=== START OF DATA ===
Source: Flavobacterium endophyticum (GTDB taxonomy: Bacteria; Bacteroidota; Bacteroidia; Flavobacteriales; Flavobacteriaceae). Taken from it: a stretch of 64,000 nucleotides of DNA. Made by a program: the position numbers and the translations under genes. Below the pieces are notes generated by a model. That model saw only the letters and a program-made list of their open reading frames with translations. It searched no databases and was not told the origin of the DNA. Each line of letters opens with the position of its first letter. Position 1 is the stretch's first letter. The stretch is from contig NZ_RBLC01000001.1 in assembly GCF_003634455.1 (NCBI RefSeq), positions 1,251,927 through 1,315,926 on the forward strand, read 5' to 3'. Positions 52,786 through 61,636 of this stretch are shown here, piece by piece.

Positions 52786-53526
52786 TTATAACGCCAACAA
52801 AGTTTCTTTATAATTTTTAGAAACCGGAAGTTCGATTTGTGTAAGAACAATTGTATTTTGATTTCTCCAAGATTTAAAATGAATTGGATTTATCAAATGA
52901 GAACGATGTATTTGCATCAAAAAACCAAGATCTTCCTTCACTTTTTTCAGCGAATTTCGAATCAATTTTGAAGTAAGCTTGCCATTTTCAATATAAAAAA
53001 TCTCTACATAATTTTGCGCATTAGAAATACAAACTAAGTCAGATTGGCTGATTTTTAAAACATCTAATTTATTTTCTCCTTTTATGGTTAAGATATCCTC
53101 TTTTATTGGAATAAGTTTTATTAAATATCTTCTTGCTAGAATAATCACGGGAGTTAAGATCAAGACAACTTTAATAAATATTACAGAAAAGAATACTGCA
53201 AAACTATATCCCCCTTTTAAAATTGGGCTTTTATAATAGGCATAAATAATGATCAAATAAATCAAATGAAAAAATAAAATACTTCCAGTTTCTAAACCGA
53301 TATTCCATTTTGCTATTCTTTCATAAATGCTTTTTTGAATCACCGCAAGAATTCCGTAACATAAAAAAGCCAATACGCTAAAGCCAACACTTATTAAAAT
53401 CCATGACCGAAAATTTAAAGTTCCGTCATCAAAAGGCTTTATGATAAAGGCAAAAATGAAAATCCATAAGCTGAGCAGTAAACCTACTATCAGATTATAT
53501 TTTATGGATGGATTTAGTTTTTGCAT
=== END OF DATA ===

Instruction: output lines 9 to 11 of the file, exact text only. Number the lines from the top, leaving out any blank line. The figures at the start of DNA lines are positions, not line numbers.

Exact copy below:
53301 TATTCCATTTTGCTATTCTTTCATAAATGCTTTTTTGAATCACCGCAAGAATTCCGTAACATAAAAAAGCCAATACGCTAAAGCCAACACTTATTAAAAT
53401 CCATGACCGAAAATTTAAAGTTCCGTCATCAAAAGGCTTTATGATAAAGGCAAAAATGAAAATCCATAAGCTGAGCAGTAAACCTACTATCAGATTATAT
53501 TTTATGGATGGATTTAGTTTTTGCAT